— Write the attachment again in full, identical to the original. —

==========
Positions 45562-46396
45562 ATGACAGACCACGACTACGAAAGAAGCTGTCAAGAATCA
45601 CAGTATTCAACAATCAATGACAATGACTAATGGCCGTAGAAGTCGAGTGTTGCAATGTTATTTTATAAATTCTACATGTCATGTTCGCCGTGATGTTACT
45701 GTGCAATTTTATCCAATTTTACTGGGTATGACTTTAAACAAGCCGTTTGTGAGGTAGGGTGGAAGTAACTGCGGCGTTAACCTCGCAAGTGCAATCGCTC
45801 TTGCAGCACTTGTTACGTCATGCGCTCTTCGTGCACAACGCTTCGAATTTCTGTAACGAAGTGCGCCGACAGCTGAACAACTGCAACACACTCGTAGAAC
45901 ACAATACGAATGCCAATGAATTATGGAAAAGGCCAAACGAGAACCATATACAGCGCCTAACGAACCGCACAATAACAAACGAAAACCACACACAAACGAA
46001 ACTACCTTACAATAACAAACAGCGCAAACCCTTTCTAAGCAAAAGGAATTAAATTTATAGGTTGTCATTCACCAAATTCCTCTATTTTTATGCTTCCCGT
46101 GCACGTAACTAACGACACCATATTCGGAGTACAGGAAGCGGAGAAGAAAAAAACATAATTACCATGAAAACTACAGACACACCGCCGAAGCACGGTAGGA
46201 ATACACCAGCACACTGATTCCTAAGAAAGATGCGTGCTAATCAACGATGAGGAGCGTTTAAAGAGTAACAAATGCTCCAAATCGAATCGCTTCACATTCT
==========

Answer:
Positions 45562-46396
45562 ATGACAGACCACGACTACGAAAGAAGCTGTCAAGAATCA
45601 CAGTATTCAACAATCAATGACAATGACTAATGGCCGTAGAAGTCGAGTGTTGCAATGTTATTTTATAAATTCTACATGTCATGTTCGCCGTGATGTTACT
45701 GTGCAATTTTATCCAATTTTACTGGGTATGACTTTAAACAAGCCGTTTGTGAGGTAGGGTGGAAGTAACTGCGGCGTTAACCTCGCAAGTGCAATCGCTC
45801 TTGCAGCACTTGTTACGTCATGCGCTCTTCGTGCACAACGCTTCGAATTTCTGTAACGAAGTGCGCCGACAGCTGAACAACTGCAACACACTCGTAGAAC
45901 ACAATACGAATGCCAATGAATTATGGAAAAGGCCAAACGAGAACCATATACAGCGCCTAACGAACCGCACAATAACAAACGAAAACCACACACAAACGAA
46001 ACTACCTTACAATAACAAACAGCGCAAACCCTTTCTAAGCAAAAGGAATTAAATTTATAGGTTGTCATTCACCAAATTCCTCTATTTTTATGCTTCCCGT
46101 GCACGTAACTAACGACACCATATTCGGAGTACAGGAAGCGGAGAAGAAAAAAACATAATTACCATGAAAACTACAGACACACCGCCGAAGCACGGTAGGA
46201 ATACACCAGCACACTGATTCCTAAGAAAGATGCGTGCTAATCAACGATGAGGAGCGTTTAAAGAGTAACAAATGCTCCAAATCGAATCGCTTCACATTCT